Is OpenAI’s ChatGPT threatening privacy?
15th February 2023
It appears the general assumption is that the COVID-19 pandemic will have a significant effect on the level of patent filings over the course of the next twelve to eighteen months. Some gloomy predictions foresee a drop of 10%-20% in global patent applications. With patent filings acting as a lagging indicator of innovation in general, are we to expect a period of limited innovation, or is there perhaps room for some optimism?
History may suggest that, whilst major events such as the present pandemic can indeed have an effect on patent filings, there is also evidence that innovation may still thrive in such circumstances. The World Intellectual Property Organisation (WIPO) maintains records in relation to patent filings dating back to 1883. The chart below has been compiled using the WIPO data and details worldwide patent filing numbers from 1883 to 1979. Some key events which may be somewhat analogous to the current crisis have also been highlighted.
Firstly, looking at other pandemic events, the H2N2 and H3N2 outbreaks appear to have had a minimal effect. We can also see that the onset of the Spanish Flu, perhaps closest to COVID-19 in terms of its impact on general productivity, actually corresponds to a spike in patent filing activity. The Spanish Flu pandemic spanned the period 1918-1920, however patenting activity increased by 3% in 1918, almost 40% in 1919, and over 20% in 1920. Some of these increases may be due to World War I coming to a close, however it still provides evidence that current events may not stifle innovation as much as may be thought.
Looking at World War I and II, we can see a noticeable detrimental effect on the level of filings. However, after initial drops, slight upwards trends can still be seen even during the war years. Perhaps even more importantly, the end of each war signalled significant spikes in filing activity. Again, as patent filings may be seen as a lagging indicator of innovation, this would suggest that innovation continued throughout both of these major events.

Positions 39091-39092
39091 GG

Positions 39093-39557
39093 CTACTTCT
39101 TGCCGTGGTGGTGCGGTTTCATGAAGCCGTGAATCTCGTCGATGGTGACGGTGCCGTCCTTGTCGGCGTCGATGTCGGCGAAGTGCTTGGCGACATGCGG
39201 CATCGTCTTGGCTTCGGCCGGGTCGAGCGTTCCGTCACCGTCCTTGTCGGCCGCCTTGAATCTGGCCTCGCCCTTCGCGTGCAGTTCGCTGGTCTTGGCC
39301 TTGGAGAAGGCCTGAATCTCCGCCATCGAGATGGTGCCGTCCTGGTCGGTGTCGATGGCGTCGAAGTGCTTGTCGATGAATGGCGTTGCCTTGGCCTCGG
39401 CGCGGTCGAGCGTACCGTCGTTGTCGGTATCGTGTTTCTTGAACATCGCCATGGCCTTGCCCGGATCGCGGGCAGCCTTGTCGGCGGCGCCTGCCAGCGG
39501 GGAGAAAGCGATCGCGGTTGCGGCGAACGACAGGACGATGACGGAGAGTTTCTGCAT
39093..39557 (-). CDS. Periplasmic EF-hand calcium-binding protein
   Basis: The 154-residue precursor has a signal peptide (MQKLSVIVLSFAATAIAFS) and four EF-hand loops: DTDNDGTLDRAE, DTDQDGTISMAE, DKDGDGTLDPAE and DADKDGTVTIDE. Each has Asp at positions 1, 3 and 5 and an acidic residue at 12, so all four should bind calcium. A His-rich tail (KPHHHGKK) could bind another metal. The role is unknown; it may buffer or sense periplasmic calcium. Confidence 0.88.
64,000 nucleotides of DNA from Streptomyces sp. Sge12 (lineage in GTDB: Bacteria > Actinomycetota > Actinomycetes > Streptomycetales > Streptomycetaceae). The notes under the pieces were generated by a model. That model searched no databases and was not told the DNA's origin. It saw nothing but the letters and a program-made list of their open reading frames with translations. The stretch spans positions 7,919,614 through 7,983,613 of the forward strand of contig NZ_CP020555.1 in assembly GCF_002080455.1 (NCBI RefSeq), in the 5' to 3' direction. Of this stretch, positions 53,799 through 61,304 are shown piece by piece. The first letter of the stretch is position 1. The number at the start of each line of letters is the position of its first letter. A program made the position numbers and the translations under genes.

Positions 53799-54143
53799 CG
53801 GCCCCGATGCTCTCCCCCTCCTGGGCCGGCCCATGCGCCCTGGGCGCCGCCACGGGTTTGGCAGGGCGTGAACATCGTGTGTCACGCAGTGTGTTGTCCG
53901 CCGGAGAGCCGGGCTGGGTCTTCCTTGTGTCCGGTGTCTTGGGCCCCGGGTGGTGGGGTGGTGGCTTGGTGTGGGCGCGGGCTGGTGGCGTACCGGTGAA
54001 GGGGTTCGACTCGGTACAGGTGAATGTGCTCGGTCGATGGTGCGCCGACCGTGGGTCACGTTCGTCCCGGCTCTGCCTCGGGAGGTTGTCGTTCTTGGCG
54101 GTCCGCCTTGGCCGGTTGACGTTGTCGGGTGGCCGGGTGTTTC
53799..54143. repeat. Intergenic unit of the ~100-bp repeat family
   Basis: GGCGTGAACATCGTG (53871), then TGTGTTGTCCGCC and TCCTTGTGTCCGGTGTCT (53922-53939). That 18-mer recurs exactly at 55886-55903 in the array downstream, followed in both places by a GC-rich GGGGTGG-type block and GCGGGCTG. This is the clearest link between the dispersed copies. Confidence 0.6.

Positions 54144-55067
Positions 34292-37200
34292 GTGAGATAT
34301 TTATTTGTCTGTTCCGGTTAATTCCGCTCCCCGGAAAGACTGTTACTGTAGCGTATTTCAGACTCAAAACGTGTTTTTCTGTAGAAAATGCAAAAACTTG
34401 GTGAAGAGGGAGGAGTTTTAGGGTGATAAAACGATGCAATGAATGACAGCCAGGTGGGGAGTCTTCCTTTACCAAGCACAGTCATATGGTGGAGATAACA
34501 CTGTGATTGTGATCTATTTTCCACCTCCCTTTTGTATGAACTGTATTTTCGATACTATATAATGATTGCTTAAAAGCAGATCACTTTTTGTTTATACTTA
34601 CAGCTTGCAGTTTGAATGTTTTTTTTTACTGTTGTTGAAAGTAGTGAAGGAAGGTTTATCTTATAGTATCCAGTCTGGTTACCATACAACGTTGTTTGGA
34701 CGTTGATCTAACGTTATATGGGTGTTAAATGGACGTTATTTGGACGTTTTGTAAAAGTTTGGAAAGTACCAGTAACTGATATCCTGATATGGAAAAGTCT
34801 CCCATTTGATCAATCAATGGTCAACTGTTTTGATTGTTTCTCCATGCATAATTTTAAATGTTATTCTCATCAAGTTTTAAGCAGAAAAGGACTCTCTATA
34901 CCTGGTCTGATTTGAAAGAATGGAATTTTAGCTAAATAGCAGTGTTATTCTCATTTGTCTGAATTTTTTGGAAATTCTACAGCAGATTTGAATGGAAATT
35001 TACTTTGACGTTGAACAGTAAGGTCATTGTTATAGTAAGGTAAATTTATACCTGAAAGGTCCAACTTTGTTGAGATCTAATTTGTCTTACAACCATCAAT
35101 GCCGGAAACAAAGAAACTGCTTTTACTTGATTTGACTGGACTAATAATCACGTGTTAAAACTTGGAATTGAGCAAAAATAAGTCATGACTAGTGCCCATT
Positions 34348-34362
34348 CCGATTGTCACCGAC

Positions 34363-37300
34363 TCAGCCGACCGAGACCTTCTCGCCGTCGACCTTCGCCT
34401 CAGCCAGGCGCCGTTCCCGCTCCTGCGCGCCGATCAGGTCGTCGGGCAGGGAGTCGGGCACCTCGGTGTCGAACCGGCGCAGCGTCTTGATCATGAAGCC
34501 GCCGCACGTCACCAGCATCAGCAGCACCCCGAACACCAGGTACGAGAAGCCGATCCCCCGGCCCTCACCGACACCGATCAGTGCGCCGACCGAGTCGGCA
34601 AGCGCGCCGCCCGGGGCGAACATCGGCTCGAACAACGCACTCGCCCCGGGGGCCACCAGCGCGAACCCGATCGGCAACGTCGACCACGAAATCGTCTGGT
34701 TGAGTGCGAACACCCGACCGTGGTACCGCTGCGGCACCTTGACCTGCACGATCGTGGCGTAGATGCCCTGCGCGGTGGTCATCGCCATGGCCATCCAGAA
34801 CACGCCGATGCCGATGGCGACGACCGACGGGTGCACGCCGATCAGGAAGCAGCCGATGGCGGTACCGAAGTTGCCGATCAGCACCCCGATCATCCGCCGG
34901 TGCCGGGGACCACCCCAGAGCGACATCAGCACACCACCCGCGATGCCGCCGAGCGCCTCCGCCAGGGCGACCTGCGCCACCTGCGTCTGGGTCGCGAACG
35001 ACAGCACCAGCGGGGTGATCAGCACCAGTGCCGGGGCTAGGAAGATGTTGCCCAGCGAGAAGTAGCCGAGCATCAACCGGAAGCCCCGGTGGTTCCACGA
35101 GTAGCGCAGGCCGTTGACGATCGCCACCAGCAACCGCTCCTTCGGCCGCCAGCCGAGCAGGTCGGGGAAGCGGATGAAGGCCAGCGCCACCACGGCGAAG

So, there appears to be glimmers of positivity in the historical data but why would this be the case? Why does innovation continue against the odds?
One reason may be that, in a crisis, incentive exists for manufacturers to provide products outside of their typical offerings. In the case of the current pandemic, many businesses have responded with great enthusiasm and devised innovative ways in which they can leverage their existing expertise, skills, and equipment to produce new products aimed at helping to fight the COVID-19 virus.
In short, innovators love problem solving and a crisis provides plenty of new problems to solve. In the UK for example, a government supported consortium encouraged the development and manufacture of ventilators. As part of this project, the home appliance manufacturer Dyson developed a ventilator in 10 days. Not only does this illustrate companies innovating outside of their core industries, but it also demonstrates that such innovation can take place at an unprecedented rate during a crisis.
This leads us to another point. The ventilator scheme discussed above involved Airbus, Microsoft, Siemens, Rolls Royce, Unilever, Vauxhall, and multiple Formula 1 teams. This is just one example of enhanced co-operation and information sharing which has resulted form the current crisis.
In terms of IP, the “Open COVID pledge” is intended to encourage business and academia to pledge to make their intellectual property available free of charge for use in ending the COVID-19 pandemic, and minimising the impact of the disease. Many major companies have signed up, making available thousands of patents. Major universities have also announced greater access to their IP portfolios. Such co-operation, information sharing, and openness can only act to foster innovation.
It is also likely that any continuing innovation is not solely limited to the development of pandemic fighting technology. There are undoubtedly negative impacts to be expected from a slowing in normal activity within companies. However, for some, relaxation of the relentless focus on day to day operations may free time and resources which can be utilised to explore innovative ideas.
Forward thinking companies may use the slowing of general activities to innovate. Resultantly, such companies may exit the current crisis with potential new product lines or improved manufacturing processes. Moreover, some may be forced to diversify as the unique circumstances encourage the use of innovation to enter entirely new markets.
Nobody can predict with certainty what impact the current crisis will have on patenting activity, and in the short term some negative ramifications may be felt. However, there is reason to believe that innovation will not only continue to thrive even in these most difficult of times, but may also act as a tool to help limit the damage caused.
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